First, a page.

A first-of-its-kind grant will fund the building of three hydroponic greenhouses on the Omaha reservation.
Tribal Planner Mike Grant and Attorney General Theresa Rachel of the Omaha Tribe joined representatives from the University of Nebraska–Lincoln’s Rural Prosperity Nebraska initiative and the U.S. Department of Agriculture earlier this month to finalize the terms of the $671,000 agriculture grant awarded to the tribe.
“The Omaha Nation Hydroponics Initiative is on the cutting edge of nontraditional agriculture, not only for tribal communities, but for all communities here in Nebraska,” said Ted Hibbeler, a Rural Prosperity Nebraska extension educator and head of the Native American Coalition, a program that facilitates community development and leadership in Native communities and connects Native traditions and cultures with nontribal communities.
Instead of growing crops in soil, hydroponic farming is an agricultural practice that grows fruits and vegetables in sand, gravel or liquid that is infused with nutrients the plants need to grow. While the plants receive their nutrients from water instead of soil, the solutions, temperature and equipment in hydroponic greenhouses are highly monitored and controlled. This results in less water usage and greater yields than traditional soil-based agriculture.
“We can grow a crop of bib lettuce in six to seven weeks from seed to finish, whereas in soil, that same crop would take eight to nine,” said Stacy Adams, an agronomy and horticulture professor who runs the hydroponics lab at Nebraska. “Hydroponic fruits often are heavier, fleshy and less tough, making them more palatable.”
Not only will the hydroponic facility greatly increase the Omaha Tribe’s sustainable food production capacity, but it will be the first and only facility of its kind in the nation on tribal land.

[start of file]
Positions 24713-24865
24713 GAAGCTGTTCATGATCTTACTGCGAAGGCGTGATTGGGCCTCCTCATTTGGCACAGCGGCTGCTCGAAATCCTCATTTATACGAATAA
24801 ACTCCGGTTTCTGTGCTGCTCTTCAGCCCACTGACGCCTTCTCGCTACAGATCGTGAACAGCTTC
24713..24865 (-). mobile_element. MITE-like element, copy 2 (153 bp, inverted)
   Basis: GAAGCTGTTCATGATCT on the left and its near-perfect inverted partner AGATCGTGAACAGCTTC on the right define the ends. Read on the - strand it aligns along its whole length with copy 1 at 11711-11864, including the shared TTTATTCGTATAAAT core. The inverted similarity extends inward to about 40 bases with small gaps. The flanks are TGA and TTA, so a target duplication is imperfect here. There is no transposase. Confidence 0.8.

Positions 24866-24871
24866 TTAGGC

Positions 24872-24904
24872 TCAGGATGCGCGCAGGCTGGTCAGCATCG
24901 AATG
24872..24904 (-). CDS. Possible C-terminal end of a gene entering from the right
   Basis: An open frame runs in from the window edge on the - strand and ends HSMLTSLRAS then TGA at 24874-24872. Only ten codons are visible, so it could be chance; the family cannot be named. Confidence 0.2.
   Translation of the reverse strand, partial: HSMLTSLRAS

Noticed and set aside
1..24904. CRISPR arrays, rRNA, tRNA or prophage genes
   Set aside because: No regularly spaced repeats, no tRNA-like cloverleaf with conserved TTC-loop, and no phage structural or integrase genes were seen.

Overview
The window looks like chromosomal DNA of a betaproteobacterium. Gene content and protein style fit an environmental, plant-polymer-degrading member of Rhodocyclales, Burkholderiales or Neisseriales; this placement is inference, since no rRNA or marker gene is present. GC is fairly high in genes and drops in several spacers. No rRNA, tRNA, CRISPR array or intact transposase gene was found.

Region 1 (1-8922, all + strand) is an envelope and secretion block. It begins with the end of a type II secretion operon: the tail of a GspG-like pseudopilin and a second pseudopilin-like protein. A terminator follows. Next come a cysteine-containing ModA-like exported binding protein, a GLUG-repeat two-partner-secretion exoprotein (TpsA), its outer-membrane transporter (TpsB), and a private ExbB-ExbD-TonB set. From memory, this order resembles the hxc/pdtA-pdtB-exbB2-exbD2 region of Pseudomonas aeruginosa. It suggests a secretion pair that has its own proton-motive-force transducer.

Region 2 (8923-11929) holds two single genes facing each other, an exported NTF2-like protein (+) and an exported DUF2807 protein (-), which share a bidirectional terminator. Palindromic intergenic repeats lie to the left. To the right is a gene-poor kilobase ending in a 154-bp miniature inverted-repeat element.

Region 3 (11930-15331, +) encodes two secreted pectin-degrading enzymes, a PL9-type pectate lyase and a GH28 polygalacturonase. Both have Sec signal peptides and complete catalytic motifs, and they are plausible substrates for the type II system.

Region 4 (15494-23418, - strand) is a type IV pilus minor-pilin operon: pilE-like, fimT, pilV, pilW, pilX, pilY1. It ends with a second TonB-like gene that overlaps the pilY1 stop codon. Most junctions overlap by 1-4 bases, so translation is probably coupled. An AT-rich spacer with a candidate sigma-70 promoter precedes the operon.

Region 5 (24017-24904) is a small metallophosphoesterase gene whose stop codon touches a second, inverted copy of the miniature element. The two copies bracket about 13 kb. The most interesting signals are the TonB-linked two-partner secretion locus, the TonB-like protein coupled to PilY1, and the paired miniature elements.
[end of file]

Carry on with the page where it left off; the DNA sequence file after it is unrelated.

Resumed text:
“We’re well aware that we want to go through the traditional methods of crop farming — corns, beans, squash — but we also want to go into the nontraditional, which is the hydroponics,” Grant said. “We want to make sure we are taking full advantage of any opportunity that comes to us to feed our people, our families and our children. The flipside of that is they learn proper nutrition.”
The $671,000 will cover the first stage of the initiative — one year to construct the three greenhouses, which will be dedicated to leafy greens, substantial vegetables such as tomatoes and cucumbers, and herbs. The second stage, Hibbeler said, will include “training and educating (tribal members) on how to do their own hydroponics operation, so it can serve as a hydroponics business incubator for economic development for tribal members.”
“Studies have shown that when individuals better understand where foods come from and are actively engaged with their production, healthier lifestyles result,” Adams said. “In this era of colorful food packaging that masks empty sugars, fats and carbs, experiencing food production and interacting with flavorful produce could benefit the population as a whole.”
Grant said: “It’s not going to happen overnight. It’s a process. I’m hoping that within 10 years, we’ll have a strong group of the younger generation that’s really going to take the farming operations — traditional and nontraditional — seriously and understand that there’s money involved that can develop a revenue stream so they can sustain their families. That’s what we’re going to try to do. Not try. That’s what we’re going to do.”
Hibbeler sees this award as a major success but also a steppingstone.
“What we’re doing with the Omaha tribe, we can do with the Winnebago, we can do with the Santee,” he said. “You can only talk so much about things, and then something has to be done.”